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The “System” of Evangelical Publishing

February 23, 2012

Recently Skye Jethani absolutely knocked it out of the park in a two-part series entitled The Evangelical Industrial Complex and the Rise of the Celebrity Pastor. It’s one of the most poignant reads we here at 3DM have read in the last year. Here’s an excerpt from Part 2, but make sure to read the whole thing by clicking here and interact with the comment field.

Are the publishers evil for focusing on sales potential more than quality? Of course not. They’re businesses that have to sustain themselves. They are simply reacting to the realities of the market. But sometimes they fail to see how they also shape the market by their decisions. And am I saying all megachurch pastors’ books are subpar? Not at all. Some of them are my friends and I’ve deeply appreciated their writings (Dave Gibbons and Tim Keller immediately come to mind.) But we mustn’t be naive–the system is rigged to favor a writer/speaker’s market platform rather than his/her content, maturity, or message.

Yes there are exceptions, but they generally prove the rule. And we’ve all been to ministry conferences where we’ve scratched our heads wondering why that yahoo is on the platform…oh yeah, he’s got a big church and a book to sell, just like the guy before him, and the one before him. It’s a system that rewards sizzle whether or not there’s any steak.

Consider the scale of the evangelical industrial complex that survives by perpetuating this system. The Christian Booksellers Association, representing 1,700 Christian stores, sells $4.63 billion worth of merchandise a year. And that doesn’t count retailers like Amazon and Walmart. Some estimate the total evangelical market to be over $7 billion a year. Evangelicalism is a very, very large business.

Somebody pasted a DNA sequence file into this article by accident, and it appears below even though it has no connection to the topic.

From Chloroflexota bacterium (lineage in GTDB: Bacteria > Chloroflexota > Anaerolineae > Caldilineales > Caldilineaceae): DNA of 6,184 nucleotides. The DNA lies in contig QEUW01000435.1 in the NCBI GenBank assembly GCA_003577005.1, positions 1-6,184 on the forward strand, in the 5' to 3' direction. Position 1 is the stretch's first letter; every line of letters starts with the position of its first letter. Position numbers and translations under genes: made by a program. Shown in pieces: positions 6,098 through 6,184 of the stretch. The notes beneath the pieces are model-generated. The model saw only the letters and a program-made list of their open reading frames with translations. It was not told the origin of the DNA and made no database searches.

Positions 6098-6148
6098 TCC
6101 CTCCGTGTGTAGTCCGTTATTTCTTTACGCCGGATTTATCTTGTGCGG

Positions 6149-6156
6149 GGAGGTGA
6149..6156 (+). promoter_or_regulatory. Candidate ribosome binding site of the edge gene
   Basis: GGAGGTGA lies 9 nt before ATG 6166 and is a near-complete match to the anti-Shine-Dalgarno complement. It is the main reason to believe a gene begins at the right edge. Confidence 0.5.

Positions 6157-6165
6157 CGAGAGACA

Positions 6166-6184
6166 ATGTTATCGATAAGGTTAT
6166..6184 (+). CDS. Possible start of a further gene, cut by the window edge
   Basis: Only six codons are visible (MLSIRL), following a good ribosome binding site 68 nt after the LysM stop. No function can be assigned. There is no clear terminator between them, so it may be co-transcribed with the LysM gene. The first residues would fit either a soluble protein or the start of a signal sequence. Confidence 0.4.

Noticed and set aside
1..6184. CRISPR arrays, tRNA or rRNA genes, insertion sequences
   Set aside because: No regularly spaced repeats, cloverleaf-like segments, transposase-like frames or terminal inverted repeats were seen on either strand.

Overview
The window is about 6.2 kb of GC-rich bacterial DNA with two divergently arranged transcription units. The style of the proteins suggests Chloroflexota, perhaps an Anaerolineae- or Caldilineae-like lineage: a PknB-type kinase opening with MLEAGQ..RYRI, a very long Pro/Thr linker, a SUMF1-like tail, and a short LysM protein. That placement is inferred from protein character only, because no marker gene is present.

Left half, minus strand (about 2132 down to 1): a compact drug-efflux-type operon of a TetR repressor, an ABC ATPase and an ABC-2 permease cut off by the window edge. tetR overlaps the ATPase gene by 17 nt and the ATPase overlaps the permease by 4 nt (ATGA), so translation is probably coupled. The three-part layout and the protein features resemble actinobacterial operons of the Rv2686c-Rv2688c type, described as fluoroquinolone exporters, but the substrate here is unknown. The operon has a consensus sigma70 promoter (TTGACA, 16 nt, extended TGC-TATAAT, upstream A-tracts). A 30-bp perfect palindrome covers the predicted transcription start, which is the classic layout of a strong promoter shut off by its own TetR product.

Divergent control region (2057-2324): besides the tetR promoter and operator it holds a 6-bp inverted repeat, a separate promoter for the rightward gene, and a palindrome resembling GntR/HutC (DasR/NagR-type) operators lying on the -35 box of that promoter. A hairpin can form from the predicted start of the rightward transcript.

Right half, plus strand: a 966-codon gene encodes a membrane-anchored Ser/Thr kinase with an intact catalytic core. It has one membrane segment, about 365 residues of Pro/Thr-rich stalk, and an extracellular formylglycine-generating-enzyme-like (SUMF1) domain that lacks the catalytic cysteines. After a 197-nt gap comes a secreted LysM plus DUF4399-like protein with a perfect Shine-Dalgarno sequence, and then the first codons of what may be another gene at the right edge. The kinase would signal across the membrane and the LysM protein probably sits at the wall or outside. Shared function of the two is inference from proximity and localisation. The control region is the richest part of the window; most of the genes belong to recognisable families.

And this massive market has grown in conjunction with the rise of megachurches since the 1970s; they rely upon and perpetuate each other. Megachurch leaders offer publishers pre-existing customer bases (their own congregations), and publishers make megachurch pastors into celebrities to perpetuate and expand their bottom lines. As a result, evangelicalism is not a meritocracy where talent, gifting, character, or wisdom result in a broadening influence. It is an aristocracy where simply having a platform entitles you to ever-increasing influence regardless of your talent, gifting, character, or wisdom.

I think there might be some push back on some points, but he’s really hitting on something here, right? Thoughts?

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9 Comments leave one →
  1. John Davis permalink
    February 23, 2012 9:45 pm